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Nights of StorytellingA Cultural History of Kanaky-New Caledonia$
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Raylene Ramsay

Print publication date: 2011

Print ISBN-13: 9780824832223

Published to Hawaii Scholarship Online: November 2016

DOI: 10.21313/hawaii/9780824832223.001.0001

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Cultural Initiation

Cultural Initiation

Chapter:
(p.51) Chapter Three Cultural Initiation
Source:
Nights of Storytelling
Author(s):
Raylene Ramsay
Publisher:
University of Hawai'i Press
DOI:10.21313/hawaii/9780824832223.003.0003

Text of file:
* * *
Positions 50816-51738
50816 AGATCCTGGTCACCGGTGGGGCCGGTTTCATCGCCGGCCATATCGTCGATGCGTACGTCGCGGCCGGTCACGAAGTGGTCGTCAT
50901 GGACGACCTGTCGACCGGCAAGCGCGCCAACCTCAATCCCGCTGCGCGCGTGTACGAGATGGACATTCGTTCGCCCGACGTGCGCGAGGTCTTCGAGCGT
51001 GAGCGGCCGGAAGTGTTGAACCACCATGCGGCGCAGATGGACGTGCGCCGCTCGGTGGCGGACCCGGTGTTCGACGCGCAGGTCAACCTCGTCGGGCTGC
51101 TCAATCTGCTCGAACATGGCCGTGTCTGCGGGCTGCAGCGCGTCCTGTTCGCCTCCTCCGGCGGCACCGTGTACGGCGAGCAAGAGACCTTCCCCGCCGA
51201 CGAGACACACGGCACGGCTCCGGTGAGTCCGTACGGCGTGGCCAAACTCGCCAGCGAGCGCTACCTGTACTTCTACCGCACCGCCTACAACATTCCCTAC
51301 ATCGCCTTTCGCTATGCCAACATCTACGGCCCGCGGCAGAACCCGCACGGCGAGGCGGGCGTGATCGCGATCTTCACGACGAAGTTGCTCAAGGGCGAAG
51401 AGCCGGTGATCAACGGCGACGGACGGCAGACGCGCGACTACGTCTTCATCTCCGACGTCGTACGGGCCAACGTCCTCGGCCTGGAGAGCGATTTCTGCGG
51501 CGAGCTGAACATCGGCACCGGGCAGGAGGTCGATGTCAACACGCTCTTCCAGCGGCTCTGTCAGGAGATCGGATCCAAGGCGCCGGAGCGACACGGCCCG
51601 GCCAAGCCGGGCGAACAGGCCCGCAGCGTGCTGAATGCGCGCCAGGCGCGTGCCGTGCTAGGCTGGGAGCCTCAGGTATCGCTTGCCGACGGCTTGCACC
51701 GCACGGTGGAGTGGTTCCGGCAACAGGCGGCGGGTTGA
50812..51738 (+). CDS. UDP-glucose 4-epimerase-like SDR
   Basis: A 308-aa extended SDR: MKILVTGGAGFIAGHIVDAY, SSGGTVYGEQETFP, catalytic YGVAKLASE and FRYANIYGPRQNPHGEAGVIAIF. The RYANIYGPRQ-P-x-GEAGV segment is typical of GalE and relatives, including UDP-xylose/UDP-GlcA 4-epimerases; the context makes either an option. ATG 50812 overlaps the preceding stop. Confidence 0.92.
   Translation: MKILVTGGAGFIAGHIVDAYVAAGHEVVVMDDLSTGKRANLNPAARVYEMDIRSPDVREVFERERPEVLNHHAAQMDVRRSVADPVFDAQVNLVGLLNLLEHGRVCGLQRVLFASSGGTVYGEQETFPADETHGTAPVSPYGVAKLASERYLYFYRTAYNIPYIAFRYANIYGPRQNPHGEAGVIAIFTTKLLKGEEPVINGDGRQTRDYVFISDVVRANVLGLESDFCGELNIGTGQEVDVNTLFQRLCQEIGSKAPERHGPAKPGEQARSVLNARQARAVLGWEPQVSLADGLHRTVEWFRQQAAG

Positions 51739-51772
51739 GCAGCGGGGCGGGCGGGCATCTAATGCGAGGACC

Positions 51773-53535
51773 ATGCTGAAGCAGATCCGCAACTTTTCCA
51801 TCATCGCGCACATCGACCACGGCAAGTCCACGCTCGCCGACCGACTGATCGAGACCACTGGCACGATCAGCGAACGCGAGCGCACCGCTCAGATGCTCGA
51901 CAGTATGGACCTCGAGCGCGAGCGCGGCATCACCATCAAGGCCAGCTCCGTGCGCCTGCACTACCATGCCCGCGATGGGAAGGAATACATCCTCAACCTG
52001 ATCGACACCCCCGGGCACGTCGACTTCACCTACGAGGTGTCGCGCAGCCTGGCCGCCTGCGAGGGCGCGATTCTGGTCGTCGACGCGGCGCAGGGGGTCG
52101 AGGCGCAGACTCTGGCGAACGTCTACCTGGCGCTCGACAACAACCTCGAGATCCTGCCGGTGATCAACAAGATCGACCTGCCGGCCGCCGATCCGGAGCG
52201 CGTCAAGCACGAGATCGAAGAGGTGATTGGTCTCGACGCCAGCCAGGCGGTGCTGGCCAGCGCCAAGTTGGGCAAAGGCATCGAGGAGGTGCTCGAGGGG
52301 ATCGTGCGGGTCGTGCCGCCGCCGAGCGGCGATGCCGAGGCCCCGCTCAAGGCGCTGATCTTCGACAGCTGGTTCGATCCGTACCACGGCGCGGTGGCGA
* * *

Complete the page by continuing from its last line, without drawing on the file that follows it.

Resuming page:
An important function of Kanak oral literature is to teach children about the constituent elements of the Kanak world. Stories explain natural phenomena and the supernatural realm; the organization of society (relationships between people and land); morality, values, and beliefs (such as respect for taboos on places or food), and rules of conduct (such as obedience, modesty, courage, love of family, and respect for elders). There is a great deal of variation in the relative content of the stories found in Kanaky/New Caledonia. Educational, aesthetic, and entertaining strands are intertwined to different degrees and woven together to create the genres and oral literatures integral to oral traditions. This chapter presents the following stories: Blind Dancer, The Child and His Grandmother, Tädo-Tädo, The Sparrowhawk and the Swallow, and Tibo and Her Child.

Keywords:   Kanak culture, oral tradition, oral literature, New Caledonia, supernatural beings, natural phenomena, morality

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